Writer: Andy Diggle

Pencils: Billy Tan

Inks: Batt

Colours: Christina Strain

In Daredevil: The List, the Diggle penned one-shot written last year tying into Dark Reign, the renowned assassin Bullseye destroyed an apartment complex and killed over 100 people in Hell’s Kitchen. Let’s fast forward to the present. In the building’s place and aided by the Hand’s resources, Daredevil built what amounts to a fortress in the middle of Hell’s Kitchen where the apartment building stood. It’s meant to usher a new era for the city, one which Murdock describes as one without cause for worry about their safety from people like Bullseye. It’s a beacon of assurance, in his words. It just so happens though that this fortress’ construction coincides with a new attitude and approach to justice for the man without fear. How is this new attitude perceived by his friends and the residents of the Kitchen? Let’s find out!

Synopsis

After years of fighting against one another, The Hand, an ancient band of ninja assassins, came to their nemesis Matt Murdock with a proposition. They asked him to join them as their new leader. After accepting their offer conditionally, Murdock continues to protect Hell’s Kitchen as the masked vigilante, Daredevil. The only difference now is the army of ninjas accompanying him, existing only to serve their. As he becomes more aggressive in his actions, Marvel’s heroes ranging from Iron Fist and Luke Cage to the Avengers stand in wait, looking on for the moment Daredevil finally crosses the line he’s walked like a tightrope for so long.

What’s the Story?

The first issue opens at Jigoku-Castle, the ancient sanctum of the Hand and their Japanese headquarters. Very little time is spent adding to what appears to be a larger story brooding, continuing the trend of showing flashes of this piece to the larger puzzle seen in Daredevil. A cabal within the Hand loyal to an ancient entity we only know as Snakeroot has appeared often in Daredevil. They believe themselves to be pulling Murdock’s strings from behind the scenes. Something is afoot in the Hand, and it seems like Matt Murdock’s crossing of the line towards his damnation is the first step towards what the cabal calls the rise of Snakeroot.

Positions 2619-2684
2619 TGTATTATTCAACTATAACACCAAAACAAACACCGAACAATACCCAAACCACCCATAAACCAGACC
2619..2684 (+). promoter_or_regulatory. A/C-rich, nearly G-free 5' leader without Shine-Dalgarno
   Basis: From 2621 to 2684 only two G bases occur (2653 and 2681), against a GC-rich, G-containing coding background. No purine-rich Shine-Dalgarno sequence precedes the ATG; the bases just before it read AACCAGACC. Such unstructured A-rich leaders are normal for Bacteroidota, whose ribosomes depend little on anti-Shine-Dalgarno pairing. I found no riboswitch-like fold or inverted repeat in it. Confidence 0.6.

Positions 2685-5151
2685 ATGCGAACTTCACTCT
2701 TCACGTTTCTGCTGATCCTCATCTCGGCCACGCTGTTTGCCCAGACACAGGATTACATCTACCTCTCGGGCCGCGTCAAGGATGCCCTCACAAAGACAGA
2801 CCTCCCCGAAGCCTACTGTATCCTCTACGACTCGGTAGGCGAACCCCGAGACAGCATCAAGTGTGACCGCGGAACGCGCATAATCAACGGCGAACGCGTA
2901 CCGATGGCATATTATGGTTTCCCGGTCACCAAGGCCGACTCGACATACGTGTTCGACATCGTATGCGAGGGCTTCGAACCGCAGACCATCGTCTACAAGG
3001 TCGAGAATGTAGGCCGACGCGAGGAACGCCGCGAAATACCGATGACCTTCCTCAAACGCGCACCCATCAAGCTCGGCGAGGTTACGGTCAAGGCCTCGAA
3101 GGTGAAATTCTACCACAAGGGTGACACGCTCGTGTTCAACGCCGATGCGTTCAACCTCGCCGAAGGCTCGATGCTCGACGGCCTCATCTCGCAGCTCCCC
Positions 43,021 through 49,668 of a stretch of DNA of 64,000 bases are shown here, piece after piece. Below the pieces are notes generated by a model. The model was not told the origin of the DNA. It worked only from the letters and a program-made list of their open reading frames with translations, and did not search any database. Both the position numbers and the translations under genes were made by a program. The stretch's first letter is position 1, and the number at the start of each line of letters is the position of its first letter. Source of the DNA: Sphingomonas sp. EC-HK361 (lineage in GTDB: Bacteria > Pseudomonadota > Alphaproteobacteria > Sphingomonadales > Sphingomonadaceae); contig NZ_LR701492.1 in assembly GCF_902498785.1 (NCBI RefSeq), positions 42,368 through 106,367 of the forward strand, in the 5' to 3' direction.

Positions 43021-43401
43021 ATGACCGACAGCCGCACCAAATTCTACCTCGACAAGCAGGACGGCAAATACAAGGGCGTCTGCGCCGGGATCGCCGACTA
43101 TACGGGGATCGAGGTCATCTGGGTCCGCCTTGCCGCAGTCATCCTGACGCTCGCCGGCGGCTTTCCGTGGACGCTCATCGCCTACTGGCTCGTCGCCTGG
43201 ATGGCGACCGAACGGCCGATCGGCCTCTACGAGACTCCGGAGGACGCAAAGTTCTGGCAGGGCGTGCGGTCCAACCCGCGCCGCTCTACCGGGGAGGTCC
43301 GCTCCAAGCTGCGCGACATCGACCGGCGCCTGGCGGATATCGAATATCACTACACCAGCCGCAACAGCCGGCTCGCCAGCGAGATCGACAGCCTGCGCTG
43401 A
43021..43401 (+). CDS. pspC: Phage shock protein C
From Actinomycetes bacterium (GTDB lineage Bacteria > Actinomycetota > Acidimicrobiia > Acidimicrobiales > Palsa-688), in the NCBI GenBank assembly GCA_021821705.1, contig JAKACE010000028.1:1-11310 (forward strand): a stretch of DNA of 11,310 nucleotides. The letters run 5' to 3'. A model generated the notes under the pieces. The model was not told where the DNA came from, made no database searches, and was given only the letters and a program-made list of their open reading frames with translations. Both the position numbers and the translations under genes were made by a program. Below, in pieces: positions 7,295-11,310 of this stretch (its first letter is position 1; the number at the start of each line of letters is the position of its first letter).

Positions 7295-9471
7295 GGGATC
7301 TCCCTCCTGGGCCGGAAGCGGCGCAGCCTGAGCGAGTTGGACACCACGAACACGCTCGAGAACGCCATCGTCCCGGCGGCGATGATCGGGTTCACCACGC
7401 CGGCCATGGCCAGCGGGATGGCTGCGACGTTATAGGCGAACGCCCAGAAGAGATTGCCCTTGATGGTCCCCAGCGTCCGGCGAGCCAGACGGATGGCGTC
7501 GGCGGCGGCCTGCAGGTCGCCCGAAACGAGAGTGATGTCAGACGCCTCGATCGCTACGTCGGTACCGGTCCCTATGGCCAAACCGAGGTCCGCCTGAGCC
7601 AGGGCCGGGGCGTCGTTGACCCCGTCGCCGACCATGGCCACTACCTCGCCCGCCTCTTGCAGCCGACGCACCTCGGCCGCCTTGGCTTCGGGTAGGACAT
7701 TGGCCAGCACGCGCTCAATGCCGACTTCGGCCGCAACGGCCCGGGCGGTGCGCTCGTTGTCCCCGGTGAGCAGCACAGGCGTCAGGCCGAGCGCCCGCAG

The story shifts to the Big Apple. Shortly after the events Siege, the infamous assassin Bullseye was captured. In this issue we pick up his story as he’s transported to a holding facility while he awaits trial for mass murder and treason for his role in the deaths in Daredevil: The List and his role in Norman Osborn’s Avengers. Bullseye tries to goad his escorts into setting him free, but when they refuse he stops his heart and flatlines. In a panic, the security escorts rush to remove his restraints. Just as they do, Bullseye grabs the defibrillators from the crash cart they had brought in and shows them a shocking good time. The final escort flying the transport turns to see what’s happened. He fires his weapon which Bullseye deflects off his handcuffs and into the pilot’s forehead. I score it a 50 for technique, 40 for artistry. Not too shabby.

Next we get our first look at what Shadowland actually is as Bullseye stands atop a roof looking upon the New York skyline, joining others like Moon Knight, Spiderman, the Punisher and the Kingpin from across the city. Meanwhile, some of the Avengers have gathered at Avengers Tower to talk about Shadowland and what it means to Hell’s Kitchen. With longtime team-up buddies Iron Fist and Luke Cage listening, the Avengers make it clear that Murdock’s methods are fine for now, but when the time comes, Shadowland is to be torn down. They also warn that it would unwise to not heed them. Avengers vs. The Hand is quite a throwdown. Popcorn anyone?